But you can’t brush aside the power of his words. Obama is stating what many of his predecessors stated but with more substance and a clear understanding of the fundamentals of the Arab and Muslim World which cannot be ignored and needs to be addressed with respect, fairness and understanding.
And that’s why President Obama’s speech was so powerful and so important.
(Ray Hanania is an award winning American Palestinian columnist and morning talks how host. He can be reached at www.RadioChicagoland.com.)
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"I write about three topics, the Middle East, politics and life in general. I often take my life experiences and offer them in an entertaining way to readers, and I take on the toughest topics like the Israel-Palestine conflict and don't pull any punches about what I feel is fair. But, my priority is always about writing the good story."
Hanania covered Chicago Politics and Chicago City Hall from 1976 through 1992. Hanania began writing in 1975 when he published The Middle Eastern Voice newspaper in Chicago (1975-1977). He later published “The National Arab American Times” newspaper which was distributed through 12,500 Middle East food stores in 48 American States (2004-2007).
Hanania writes weekly columns on Middle East and American Arab issues for the Arab News in Saudi Arabia at www.ArabNews.com, and at www.TheArabDailyNews.com, www.TheDailyHookah.com and at SuburbanChicagoland.com. He has also published weekly columns in the Jerusalem Post newspaper, YNetNews.com, Newsday Newspaper in New York, the Orlando Sentinel Newspapers, and the Arlington Heights Daily Herald.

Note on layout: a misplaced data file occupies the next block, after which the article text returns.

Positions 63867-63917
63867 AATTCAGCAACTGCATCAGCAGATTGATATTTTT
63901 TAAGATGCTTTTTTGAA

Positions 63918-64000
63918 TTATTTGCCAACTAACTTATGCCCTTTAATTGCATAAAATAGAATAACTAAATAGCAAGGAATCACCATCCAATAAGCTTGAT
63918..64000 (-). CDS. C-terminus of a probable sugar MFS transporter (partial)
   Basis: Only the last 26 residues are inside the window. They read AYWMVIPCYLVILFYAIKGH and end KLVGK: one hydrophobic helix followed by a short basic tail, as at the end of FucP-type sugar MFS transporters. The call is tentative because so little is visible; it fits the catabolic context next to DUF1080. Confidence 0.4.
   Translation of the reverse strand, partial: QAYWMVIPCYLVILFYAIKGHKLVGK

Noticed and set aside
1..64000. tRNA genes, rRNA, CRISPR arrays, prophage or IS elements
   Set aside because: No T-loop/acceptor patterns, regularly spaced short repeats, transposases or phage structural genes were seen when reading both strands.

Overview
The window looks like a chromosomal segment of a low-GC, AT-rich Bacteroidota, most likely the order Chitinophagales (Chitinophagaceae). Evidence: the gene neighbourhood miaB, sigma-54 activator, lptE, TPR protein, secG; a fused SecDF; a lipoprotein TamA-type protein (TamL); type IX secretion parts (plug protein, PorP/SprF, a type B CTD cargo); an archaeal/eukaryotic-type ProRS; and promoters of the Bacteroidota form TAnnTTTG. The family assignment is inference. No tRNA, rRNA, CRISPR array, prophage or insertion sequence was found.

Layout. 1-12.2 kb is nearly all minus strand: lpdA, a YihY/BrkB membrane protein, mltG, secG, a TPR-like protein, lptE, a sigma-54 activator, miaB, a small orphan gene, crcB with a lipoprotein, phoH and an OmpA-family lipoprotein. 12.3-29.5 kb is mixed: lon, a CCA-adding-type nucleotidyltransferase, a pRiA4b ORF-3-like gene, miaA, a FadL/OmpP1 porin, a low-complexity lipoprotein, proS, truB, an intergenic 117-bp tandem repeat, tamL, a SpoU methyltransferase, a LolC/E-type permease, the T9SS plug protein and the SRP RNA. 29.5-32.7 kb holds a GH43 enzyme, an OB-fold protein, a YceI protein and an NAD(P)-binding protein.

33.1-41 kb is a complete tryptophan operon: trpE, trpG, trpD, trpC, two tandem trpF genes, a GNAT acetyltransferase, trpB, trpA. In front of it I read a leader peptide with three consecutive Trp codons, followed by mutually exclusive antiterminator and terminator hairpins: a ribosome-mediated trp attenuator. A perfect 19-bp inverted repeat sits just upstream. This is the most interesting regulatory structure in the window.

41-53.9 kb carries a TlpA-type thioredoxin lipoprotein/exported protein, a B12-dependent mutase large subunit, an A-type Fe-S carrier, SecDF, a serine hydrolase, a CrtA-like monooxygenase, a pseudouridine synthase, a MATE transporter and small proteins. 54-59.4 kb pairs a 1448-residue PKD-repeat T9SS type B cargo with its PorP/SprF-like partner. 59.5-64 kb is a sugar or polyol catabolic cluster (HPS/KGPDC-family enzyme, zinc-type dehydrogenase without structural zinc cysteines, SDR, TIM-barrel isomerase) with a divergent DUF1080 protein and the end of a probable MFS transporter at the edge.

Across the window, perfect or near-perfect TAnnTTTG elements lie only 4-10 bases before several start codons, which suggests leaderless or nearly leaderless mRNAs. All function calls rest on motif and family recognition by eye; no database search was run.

Palestinian, American Arab and Christian, Hanania’s parents originate from Jerusalem and Bethlehem.
Hanania is the recipient of four (4) Chicago Headline Club “Peter Lisagor Awards” for Column writing. In November 2006, he was named “Best Ethnic American Columnist” by the New American Media. In 2009, Hanania received the prestigious Sigma Delta Chi Award for Writing from the Society of Professional Journalists. He is the recipient of the MT Mehdi Courage in Journalism Award. He was honored for his writing skills with two (2) Chicago Stick-o-Type awards from the Chicago Newspaper Guild. In 1990, Hanania was nominated by the Chicago Sun-Times editors for a Pulitzer Prize for his four-part series on the Palestinian Intifada.
His writings have also been honored by two national Awards from ADC for his writing, and from the National Arab American Journalists Association.
The managing editor of Suburban Chicagoland Online News website www.SuburbanChicagoland.com, Hanania's columns also appear in the Southwest News Newspaper Group of 8 newspapers.